CRAWFORD | Shorthanded U of L women take shot at No. 1 UConn - WDRB 41 Louisville News

CRAWFORD | Shorthanded U of L women take shot at No. 1 UConn

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LOUISVILLE, Ky. (WDRB) — Coming off the program's second trip to the NCAA championship game, the University of Louisville women's basketball team chose the slogan, "Unfinished Business" for this season.

It could refer to winning the title game. It could just as easily refer to beating Connecticut. To do the latter is to be able to do the former.

U of L will face the No. 1-ranked Huskies in Storrs, Conn., Sunday at 1 p.m. U of L is 23-1, 11-0 in the American Athletic Conference. UConn is 24-0, 11-0 in the league.

Same old story. UConn is really good. The Huskies aren't as deep as in previous years, and could be without starter Brianna Banks, who has struggled with an ankle injury, is questionable. But U of L definitely will be without starter Bria Smith, making the task that much more difficult. Bria is one of the Cards' best defenders and one of the best on the team at penetrating the defense on the dribble. Walz expects to start Tia Gibbs in her place.

UConn leads the series 13-1, and has won 13 straight. Included in those are both of U of L's losses in the NCAA championship game. There are also some lopsided losses in Storrs.

"It's going to be great test for us because we're going to have to play for 40 minutes," U of L coach Jeff Walz said. "If you have a breakdown, they're going to exploit it."

U of L senior Asia Taylor says she's hoping this is the year U of L can score an upset.

"I've been here five years and we haven't beaten them yet," she said. "We play them every year, get our shot every year, but I think this is our best opportunity."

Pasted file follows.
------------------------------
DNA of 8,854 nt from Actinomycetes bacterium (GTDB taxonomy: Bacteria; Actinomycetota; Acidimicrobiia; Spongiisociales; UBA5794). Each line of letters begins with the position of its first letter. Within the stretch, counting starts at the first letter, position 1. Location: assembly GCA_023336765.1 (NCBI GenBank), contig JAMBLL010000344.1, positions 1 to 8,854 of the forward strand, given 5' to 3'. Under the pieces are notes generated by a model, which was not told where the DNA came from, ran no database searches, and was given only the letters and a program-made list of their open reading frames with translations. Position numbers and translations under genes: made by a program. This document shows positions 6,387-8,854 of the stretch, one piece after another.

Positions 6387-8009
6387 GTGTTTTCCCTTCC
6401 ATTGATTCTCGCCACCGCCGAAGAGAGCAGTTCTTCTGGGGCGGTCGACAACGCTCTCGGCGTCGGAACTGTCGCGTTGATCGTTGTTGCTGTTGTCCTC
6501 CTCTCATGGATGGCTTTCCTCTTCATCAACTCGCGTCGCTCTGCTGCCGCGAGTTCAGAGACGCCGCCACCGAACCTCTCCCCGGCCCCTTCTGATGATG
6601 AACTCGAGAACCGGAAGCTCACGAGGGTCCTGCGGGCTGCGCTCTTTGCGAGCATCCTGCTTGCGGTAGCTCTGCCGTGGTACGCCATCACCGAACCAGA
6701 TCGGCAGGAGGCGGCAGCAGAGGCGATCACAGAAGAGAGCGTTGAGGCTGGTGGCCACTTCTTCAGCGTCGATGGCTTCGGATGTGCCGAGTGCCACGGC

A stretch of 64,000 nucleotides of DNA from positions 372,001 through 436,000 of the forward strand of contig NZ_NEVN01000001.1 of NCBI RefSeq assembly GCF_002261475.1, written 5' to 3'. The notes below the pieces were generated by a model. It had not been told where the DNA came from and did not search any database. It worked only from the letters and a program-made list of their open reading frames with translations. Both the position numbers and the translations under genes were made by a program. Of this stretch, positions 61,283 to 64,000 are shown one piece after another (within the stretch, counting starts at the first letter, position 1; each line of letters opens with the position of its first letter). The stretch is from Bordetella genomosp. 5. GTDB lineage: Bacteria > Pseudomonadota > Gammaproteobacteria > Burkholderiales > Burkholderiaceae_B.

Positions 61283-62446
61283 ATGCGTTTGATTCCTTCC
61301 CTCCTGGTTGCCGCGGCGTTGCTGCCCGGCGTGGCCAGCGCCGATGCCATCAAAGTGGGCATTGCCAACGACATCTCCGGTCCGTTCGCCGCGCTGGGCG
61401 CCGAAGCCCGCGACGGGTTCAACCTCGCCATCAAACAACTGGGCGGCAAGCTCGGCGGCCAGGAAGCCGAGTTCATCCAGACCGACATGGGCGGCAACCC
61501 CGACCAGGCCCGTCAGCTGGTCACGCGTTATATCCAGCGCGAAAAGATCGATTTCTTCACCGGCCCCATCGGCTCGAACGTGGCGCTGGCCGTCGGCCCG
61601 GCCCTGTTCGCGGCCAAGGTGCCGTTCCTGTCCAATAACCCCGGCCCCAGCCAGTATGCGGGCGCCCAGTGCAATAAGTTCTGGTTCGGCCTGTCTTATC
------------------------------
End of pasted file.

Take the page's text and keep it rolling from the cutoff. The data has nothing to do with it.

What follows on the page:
U of L is ranked No. 4 nationally, but hasn't had many showcase opportunities. It has wins over ranked opponents in LSU, Oklahoma and Colorado, and suffered its only loss of the season at Kentucky.

The Cards' 16-game winning streak is a school record, but all season, Walz has been holding UConn up as an example. 

Even when they've blown out lesser opponents, he has asked his players, "Did you play well enough to beat UConn?"

Today, they find out.

"It's going to be a good gauge of where we are, where they are," Walz said. "You can watch teams on film all you want, but until you see them in person, you can find out, ‘Okay, what do we have to do.' . . .  It's more of a gauge right now, but our kids are excited to play. We're going up there to win. . . . We're going to try to attack them, but they're just not a team you really want to drive into the paint a lot with because they block so many shots. So we'll have to hit a lot of midrange shots."

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